Let All Around Us Be Peace

by Vinita Hampton Wright on 08/22/2014

This is a good meditation any time, but I’d like us to pray this song while remembering the many people who have been forced from their homes by war. I’m thinking especially of Christians having to flee Iraq. As we enjoy our own quiet prayer today, may we pray for quiet, relief, and care for refugees all over the globe.


Five Ways to Relate to Family Members Spiritually

by Vinita Hampton Wright on 08/20/2014

mother and adult daughter sitting outside

It can be quite difficult to express personal spirituality in family situations that are not particularly friendly toward religion. Especially if a family has experienced religion as judgmental or strident—and all it takes is one or two people to create that atmosphere—the door to spiritual conversations and expressions might be shut tightly.

But if we loosen up on our concept of spirituality, we might discover that we can relate quite spiritually with people who otherwise would resist religion.

1. Extend your gratitude practices to the people you love.

I believe more and more—and I think I’m with St. Ignatius of Loyola on this—that gratitude is foundational to spiritual health. If I go through life in a posture of gratitude, that will transform so many situations that would otherwise deteriorate. What I need to remember is that gratitude toward God is key—but gratitude toward others is important, too. If I make a practice of expressing to others, on a regular basis, what I’m grateful for in terms of their personality, gifts, efforts, and so on, I will be relating to people in a spiritually healthy way. And that will make a good impact sooner or later. I may help someone recognize her gifts, or I may help another be kinder to himself.

2. Help others become comfortable with silence.

People who can become comfortable when there’s no noise, activity, or talking, will be better equipped to handle stress, problems, questions, and all sorts of emotions. I can help others make friends with silence by being silent with them, by showing them that I’m fine with sitting together for a while without saying anything, by not rushing to get an answer or to form an opinion. I can model this sort of calm, and eventually others who spend time with me might just come to value that spiritual discipline as well.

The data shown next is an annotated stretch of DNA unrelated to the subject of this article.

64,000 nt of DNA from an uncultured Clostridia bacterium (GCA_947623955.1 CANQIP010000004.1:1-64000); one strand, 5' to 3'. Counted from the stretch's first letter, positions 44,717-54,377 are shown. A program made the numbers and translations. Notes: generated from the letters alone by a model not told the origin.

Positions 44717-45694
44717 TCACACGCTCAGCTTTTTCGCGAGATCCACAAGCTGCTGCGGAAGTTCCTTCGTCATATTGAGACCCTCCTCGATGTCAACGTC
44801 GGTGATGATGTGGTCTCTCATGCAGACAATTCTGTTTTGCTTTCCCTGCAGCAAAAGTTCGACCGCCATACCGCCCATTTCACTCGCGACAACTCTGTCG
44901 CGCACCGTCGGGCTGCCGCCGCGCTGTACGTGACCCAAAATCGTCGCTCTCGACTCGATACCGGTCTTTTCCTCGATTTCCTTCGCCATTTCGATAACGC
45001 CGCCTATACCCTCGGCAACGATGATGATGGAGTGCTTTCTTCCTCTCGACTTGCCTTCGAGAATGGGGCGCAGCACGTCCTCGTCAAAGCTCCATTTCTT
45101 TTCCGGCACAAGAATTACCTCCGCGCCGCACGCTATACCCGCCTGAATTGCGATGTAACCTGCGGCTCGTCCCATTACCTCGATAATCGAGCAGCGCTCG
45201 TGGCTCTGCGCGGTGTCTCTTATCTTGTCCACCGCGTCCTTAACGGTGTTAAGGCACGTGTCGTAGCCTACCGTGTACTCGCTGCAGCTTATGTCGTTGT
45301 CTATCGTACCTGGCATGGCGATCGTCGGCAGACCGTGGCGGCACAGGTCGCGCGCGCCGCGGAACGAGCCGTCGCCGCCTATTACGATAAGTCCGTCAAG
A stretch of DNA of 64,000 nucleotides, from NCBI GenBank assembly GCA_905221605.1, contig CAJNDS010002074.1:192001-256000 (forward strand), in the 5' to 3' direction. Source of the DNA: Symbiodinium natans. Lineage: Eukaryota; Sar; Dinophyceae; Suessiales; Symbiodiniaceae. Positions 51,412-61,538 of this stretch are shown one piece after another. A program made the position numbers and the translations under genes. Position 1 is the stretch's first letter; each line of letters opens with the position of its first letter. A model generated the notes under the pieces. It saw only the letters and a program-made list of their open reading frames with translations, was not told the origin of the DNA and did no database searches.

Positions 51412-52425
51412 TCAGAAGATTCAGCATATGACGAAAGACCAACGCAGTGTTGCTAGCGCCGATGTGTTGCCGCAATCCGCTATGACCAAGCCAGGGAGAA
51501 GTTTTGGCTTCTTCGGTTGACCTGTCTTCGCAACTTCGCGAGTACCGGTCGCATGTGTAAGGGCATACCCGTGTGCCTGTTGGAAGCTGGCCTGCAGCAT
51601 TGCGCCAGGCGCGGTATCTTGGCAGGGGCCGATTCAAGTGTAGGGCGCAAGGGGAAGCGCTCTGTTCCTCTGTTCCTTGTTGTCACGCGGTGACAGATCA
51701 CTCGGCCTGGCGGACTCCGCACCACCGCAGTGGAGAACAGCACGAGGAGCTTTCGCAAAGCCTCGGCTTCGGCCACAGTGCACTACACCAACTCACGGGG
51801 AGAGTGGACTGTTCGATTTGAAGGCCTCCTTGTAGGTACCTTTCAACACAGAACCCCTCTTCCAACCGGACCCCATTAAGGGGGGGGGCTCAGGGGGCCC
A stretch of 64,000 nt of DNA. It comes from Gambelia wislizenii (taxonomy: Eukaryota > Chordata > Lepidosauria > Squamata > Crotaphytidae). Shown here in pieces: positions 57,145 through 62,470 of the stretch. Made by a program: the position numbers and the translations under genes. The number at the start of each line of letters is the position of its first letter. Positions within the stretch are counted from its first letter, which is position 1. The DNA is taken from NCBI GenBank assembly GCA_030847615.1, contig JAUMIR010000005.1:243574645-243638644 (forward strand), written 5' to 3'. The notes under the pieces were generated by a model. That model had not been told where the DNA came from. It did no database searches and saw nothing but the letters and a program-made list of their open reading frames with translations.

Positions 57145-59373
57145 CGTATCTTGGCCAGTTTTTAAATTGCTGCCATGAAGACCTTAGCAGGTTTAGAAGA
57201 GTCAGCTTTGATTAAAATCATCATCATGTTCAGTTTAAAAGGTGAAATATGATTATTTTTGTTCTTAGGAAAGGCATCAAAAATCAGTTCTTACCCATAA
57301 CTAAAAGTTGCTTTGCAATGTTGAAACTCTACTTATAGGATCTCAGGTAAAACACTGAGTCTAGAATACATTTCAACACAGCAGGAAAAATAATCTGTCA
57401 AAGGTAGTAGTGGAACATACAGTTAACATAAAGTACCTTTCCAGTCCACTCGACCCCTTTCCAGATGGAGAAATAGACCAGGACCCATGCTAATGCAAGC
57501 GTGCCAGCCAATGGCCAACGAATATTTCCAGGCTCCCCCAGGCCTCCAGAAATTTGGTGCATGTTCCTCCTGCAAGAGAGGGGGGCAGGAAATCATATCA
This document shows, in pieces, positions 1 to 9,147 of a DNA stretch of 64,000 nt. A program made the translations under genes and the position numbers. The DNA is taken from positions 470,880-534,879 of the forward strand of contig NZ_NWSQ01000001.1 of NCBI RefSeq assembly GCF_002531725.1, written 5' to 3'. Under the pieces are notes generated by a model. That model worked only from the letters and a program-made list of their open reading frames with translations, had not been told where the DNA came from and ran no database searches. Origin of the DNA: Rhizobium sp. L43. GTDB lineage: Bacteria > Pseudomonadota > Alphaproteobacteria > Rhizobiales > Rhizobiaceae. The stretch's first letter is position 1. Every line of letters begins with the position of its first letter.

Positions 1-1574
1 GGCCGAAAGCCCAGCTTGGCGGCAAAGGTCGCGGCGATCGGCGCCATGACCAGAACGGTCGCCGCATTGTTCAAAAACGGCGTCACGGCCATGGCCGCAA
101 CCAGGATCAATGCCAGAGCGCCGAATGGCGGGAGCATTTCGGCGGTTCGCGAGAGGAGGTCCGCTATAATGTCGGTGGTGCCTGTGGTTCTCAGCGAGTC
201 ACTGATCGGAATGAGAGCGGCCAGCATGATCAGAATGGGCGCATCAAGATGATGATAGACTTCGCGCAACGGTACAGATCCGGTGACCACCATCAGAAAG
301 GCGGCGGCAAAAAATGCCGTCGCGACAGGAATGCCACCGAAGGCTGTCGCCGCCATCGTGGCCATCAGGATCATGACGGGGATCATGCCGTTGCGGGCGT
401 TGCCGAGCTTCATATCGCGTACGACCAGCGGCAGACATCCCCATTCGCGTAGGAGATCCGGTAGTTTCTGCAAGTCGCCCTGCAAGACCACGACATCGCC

3. Receive—always—a person as he or she is.

It can be especially difficult to withhold judgment with members of your own family or circle of friends, because we feel responsible for those we love. But if we can relax, trust God, and simply receive loved ones in whatever shape they’re in, they will be more likely to open up to us—maybe not right now, maybe some time from now—and allow us to be part of the conversation about the struggling marriage or the drug problem or the personality flaws that are making it difficult to hold down a job. Meeting a person first with judgment will send that person far away, even if she lives in the same house. And many people have been conditioned to think that if they turn to religion the first thing they will experience is God’s horrible judgment and anger. We have to model God’s open arms and forgiveness, otherwise how will anyone know the truth about Divine Love?

4. Reject cynicism and promote hope.

It can be a real challenge to reign in the negativity when people get together. If you have a certain friend or relative who has honed criticism and sarcasm to fine points, then pray for the patience to be just as energetic with encouragement and praise. When the conversation comes to a dark, thudding halt because everyone has helped everyone else become even more depressed about world affairs, dare to tell the story of someone doing a wonderful, brave thing. Of course you can’t always be on task with this, or it can seem that you’re arguing just as much as the other person, only with a positive emphasis. But hope is a spiritual practice, and sometimes we have to counter despair quite purposefully.

5. Care more about healing than about justice.

I am doing my best to swear off vengeance, because the world is rank with it, and we have to make a stand. I even refrain from seeing some films because it’s clear that vengeance is the major theme. I become vengeful easily enough on my own—I don’t need cultural reinforcement. So when dealing with daily issues, even conversations at a family gathering, I hope to not chime in about people getting what they deserve. And if a friend or family member is the one who’s receiving the harsh judgment, I may be the only voice advocating not for vengeance and punishment but for mercy and growth.